025 RR Logging – I Do Not Think It Means What You Think It Means
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- Avdi Grimm
- Charles Max Wood
- James Edward Gray
- Tim Pease
Discussed in this Episode
- Any message of note generated by your application
- A message of note is something the conveys meaning or has importance to the developer
- “puts” debugging
- Scroll blindness
- log levels
- log appenders
- Each object can have its own logger
- Set interesting classes to debug and everything else to info or warn
- Global loggers
- Do the simplest thing you need until it no longer works for you
- Set up rolling file appenders
- Ruby’s core Logger class
- shared file locks
- exclusive file locks
- rotation notation by number or by date
- copy then truncate when rotating logs – maintains the file reference
- signal to change log level to debug
- Only send FATAL messages when I’m about to kill the program
- An ERROR is “something bad has happened, but I can work around it”
- WARN – “this problem occurred”
- INFO – “the program is still running. I’m doing this and this and this.”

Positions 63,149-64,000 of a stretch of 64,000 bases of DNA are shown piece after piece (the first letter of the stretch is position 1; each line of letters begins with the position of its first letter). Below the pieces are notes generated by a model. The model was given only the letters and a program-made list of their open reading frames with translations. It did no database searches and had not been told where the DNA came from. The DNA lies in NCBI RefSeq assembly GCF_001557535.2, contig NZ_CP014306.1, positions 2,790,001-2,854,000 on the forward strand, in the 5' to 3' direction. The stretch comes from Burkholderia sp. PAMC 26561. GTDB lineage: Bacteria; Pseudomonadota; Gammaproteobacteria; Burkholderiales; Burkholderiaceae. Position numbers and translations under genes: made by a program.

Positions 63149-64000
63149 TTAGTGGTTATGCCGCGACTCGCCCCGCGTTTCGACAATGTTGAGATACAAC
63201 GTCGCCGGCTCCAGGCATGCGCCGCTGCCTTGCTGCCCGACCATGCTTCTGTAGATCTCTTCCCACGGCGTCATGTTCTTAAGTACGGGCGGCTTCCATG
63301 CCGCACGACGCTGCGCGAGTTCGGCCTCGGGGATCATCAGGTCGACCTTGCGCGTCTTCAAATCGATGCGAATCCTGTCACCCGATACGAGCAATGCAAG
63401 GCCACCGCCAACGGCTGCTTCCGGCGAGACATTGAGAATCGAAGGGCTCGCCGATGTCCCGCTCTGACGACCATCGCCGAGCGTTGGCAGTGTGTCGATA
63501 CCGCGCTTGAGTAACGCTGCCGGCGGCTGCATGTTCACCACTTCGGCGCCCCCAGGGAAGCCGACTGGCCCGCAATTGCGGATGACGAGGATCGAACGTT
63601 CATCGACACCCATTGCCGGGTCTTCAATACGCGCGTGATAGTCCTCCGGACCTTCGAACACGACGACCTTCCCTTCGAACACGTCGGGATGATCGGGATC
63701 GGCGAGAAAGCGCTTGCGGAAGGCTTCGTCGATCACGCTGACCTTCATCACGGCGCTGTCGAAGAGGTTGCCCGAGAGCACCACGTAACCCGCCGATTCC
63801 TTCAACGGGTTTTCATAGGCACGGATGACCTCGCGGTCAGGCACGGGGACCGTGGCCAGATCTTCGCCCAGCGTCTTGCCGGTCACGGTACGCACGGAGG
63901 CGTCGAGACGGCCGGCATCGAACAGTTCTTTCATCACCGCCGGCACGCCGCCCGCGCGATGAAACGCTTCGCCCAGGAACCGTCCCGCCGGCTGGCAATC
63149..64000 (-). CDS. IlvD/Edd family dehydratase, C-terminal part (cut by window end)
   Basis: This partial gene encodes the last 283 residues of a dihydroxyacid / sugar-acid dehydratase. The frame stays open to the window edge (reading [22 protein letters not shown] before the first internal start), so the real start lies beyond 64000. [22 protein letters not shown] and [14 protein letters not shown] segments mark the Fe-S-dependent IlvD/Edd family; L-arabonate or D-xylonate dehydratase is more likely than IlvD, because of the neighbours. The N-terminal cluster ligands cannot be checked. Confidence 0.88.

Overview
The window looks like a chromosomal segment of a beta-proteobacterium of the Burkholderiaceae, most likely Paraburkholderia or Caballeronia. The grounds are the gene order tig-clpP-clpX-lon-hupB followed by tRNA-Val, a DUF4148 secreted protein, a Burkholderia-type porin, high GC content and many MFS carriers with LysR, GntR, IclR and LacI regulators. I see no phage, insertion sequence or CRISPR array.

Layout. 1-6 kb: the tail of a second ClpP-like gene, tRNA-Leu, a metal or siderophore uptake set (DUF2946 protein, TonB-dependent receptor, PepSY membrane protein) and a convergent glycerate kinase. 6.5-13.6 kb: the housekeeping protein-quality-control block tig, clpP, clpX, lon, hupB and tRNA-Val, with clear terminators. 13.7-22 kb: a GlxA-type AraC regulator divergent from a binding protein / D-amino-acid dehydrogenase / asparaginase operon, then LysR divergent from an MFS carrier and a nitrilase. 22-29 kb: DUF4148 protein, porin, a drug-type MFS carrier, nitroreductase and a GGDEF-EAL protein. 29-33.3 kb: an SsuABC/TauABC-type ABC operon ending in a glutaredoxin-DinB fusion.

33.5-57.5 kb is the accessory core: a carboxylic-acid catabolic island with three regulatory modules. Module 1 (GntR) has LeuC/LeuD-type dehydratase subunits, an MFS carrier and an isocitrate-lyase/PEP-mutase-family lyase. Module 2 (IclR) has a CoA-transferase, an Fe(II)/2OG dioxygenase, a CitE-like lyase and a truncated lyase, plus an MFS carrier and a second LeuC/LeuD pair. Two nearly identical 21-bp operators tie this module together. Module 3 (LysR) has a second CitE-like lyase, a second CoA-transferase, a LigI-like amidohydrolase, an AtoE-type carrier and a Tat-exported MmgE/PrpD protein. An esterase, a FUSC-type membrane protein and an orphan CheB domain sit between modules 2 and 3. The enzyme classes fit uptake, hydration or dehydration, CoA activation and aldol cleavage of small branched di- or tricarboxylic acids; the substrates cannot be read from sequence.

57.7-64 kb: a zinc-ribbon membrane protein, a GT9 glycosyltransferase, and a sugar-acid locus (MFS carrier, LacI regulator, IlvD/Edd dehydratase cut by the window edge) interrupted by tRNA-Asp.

- DEBUG – “information on where things might be going wrong.”
- You should be between every other line being a log message and having no logging
- We like seeing the SQL in the Rails logs.
- Track interactions and requests to other services
- Log formatting
- Never create your date stamp format. EVER. EVER!
- ISO8601 Datestamp format standard
- Format messages for the consumer. Pretty printed for users. JSON for software.
- Newlines in log messages?
- Log context (to keep track of where you are in the application)
- Include the process id (PID) in forked applications
- How do you group messages related to the same request?
- How do you deal with logs from different applications in different formats?
- Where should I log to? A flat file? database? Twitter?